FXTAS is a very common tremor/ataxia syndrome, which is newly described (as of 2001). It is a late-onset disorder, typically beginning in the 60's or 70's, with involvement of multiple systems -- gait ataxia, intention tremor, peripheral neuropathy, autonomic dysturbance, and sometimes dementia.
FXTAS may affect as many as 1/3000 men over the age of 50. (Hall et al, 2005). About 3% of persons being tested for hereditary cerebellar disorders are positive for FXTAS. Some say it is the most common inherited ataxia, others say Friedreich's ataxia (1/50,000) is the most common (Wallace and Bird, 2018). It seems to us that if you half the frequency to account for women to 1/6000, from these #'s it should still be 10 times more common than Friedreichs.
This is a diagnosis to consider in men with ataxia and tremor. MRI shows atrophy, white matter changes in the corpus callosum, and distinctive T2 hyperintensities in the middle cerebellar peduncles. There are three phenotypes -- essential tremor like (35%), cerebellar (29%), and parkinsonian (12%)
Very few people are tested because there is no treatment. This is similar to the situation with all other inhereted ataxias. According to Wallace and Bird (2018), specific treatments are available for only a few of the hereditary ataxias, including vit-E deficiency, Refsum disease, cerebrotendinous xanthomatosis, and CoQ10. This is not much considering the 100-300 ataxia disorders that these authors discuss as of 2018.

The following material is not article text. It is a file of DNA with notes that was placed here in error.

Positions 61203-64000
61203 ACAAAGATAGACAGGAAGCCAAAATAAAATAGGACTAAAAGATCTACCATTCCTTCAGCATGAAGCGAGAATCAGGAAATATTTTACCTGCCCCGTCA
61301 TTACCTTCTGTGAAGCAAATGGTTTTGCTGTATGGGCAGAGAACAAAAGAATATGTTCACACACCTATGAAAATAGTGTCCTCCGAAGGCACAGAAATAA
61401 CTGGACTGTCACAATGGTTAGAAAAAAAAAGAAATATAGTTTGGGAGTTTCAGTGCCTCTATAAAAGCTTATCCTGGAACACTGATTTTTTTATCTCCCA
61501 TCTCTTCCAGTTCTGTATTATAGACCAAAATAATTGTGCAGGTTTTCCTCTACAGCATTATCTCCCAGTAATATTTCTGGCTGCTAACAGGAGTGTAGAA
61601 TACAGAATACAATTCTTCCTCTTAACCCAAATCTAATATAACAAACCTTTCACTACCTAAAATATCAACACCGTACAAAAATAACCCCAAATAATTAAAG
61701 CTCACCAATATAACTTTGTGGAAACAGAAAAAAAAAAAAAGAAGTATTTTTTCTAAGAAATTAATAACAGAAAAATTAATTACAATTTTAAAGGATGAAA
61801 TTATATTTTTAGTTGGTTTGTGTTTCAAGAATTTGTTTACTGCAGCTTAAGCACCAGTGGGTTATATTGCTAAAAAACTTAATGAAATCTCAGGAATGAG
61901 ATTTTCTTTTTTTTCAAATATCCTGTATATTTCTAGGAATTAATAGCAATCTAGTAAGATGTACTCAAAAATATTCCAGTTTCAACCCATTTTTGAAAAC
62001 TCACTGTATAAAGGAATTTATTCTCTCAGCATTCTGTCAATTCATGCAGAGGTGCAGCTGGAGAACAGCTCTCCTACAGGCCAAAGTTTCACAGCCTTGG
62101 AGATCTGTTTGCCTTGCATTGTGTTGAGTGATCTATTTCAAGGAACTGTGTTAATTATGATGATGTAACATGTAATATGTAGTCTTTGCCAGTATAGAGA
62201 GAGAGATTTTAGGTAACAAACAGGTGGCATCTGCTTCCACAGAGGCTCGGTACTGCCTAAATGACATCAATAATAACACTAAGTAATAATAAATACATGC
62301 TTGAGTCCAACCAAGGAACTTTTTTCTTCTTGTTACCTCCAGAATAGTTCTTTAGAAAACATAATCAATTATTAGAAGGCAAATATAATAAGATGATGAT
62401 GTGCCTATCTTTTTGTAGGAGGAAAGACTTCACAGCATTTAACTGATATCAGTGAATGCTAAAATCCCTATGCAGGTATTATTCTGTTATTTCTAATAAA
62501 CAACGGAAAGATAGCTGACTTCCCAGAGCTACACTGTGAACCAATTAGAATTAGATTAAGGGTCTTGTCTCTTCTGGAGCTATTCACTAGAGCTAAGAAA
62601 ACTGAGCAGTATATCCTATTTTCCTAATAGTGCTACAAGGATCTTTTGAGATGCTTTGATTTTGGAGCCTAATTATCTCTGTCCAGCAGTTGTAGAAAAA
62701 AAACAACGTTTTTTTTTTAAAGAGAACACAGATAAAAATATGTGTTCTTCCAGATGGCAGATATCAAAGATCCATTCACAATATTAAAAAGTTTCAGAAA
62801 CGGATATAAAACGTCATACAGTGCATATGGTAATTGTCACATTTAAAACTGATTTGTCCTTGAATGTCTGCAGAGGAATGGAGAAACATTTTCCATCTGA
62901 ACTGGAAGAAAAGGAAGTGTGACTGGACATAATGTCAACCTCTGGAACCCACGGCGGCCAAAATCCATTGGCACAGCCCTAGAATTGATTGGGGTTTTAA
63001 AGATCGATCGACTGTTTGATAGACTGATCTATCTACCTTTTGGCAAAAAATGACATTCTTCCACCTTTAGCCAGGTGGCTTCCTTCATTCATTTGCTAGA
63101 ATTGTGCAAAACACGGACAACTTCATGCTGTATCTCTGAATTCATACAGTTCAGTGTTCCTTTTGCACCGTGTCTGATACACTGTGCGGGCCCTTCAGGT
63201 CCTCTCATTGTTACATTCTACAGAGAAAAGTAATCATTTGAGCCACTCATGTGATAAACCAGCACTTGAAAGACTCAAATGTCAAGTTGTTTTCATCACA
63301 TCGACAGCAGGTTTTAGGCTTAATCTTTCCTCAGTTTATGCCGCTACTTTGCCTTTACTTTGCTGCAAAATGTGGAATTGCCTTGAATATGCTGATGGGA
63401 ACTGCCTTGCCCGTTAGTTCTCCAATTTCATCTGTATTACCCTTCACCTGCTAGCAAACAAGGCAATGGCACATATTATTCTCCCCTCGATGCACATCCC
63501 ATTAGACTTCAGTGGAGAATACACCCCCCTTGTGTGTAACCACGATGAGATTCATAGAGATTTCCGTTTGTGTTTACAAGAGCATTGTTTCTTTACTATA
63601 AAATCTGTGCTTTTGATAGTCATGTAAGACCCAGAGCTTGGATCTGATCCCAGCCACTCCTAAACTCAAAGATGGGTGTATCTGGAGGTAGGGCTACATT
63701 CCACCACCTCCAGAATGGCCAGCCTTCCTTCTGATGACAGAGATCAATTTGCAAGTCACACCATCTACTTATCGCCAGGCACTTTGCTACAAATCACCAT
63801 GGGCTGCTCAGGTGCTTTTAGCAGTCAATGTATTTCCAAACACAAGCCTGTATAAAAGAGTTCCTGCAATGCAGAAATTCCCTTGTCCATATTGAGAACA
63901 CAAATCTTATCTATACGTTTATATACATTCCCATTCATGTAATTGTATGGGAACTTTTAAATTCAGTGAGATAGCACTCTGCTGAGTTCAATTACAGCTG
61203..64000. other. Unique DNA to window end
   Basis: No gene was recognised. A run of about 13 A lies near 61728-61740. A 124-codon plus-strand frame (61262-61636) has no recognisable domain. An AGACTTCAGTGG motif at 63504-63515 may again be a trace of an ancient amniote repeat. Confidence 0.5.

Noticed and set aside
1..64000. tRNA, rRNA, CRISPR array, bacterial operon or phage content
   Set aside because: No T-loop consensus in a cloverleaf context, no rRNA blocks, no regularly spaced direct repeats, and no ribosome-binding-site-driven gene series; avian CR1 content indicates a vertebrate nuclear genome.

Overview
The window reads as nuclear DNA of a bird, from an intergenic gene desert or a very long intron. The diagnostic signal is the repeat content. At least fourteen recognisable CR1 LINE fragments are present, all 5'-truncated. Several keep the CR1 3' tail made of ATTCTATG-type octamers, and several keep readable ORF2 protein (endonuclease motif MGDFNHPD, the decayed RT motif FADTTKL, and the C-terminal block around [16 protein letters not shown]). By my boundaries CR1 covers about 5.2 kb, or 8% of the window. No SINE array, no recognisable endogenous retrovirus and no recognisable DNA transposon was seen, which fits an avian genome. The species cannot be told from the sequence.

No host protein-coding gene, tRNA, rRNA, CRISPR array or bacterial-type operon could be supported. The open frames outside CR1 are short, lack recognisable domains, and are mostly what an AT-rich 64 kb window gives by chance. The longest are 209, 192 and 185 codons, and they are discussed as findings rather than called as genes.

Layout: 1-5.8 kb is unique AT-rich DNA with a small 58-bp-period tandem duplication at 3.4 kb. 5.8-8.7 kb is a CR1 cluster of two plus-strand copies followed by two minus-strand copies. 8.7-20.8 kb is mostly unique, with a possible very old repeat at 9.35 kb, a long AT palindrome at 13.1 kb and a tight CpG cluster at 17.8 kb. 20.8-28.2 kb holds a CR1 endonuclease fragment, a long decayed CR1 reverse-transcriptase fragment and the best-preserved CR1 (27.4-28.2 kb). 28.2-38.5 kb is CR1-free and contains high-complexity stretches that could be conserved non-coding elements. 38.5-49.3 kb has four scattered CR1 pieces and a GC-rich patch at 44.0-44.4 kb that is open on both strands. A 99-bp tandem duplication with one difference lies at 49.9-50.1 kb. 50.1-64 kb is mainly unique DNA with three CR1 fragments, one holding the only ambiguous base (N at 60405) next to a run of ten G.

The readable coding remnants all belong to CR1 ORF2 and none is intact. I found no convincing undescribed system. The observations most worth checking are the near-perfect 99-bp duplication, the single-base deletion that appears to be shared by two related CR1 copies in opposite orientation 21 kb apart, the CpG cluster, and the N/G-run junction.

FXTAS is an X-linked disorder. There are 55-200 CGG repeat expansions in the FMR1 gene. Full mutations cause the Fragile X syndrome, which is much more severe.
Males transmit this gene to all of their daughters. Thus the inheritance pattern of the disease itself goes from father->daughter->male children. Female carriers (the daughters) have a 50% chance of transmitting the gene to each child (male or female).
Proposed criteria for genetic testing for (FMR1) are:
|High signal seen in both middle cerebellar peduncles in person with Fragile X associated tremor ataxia.|
Practically, very few people pay out of pocket for genetic testing, because there is no direct benefit to them for doing this. Insurance companies also seem to be reluctant to pay for academic activities.
There is no treatment, but genetic counseling may be helpful. For example, daughters of a man with FXTAS may benefit from the knowledge that they are a carrier, and that 50% of their male offspring may have FXTAS. Similarly, 50% of their female offspring may be carriers.
We expect that in the future, gene editing technology may evolve to the extent that these FXTAS can be treated.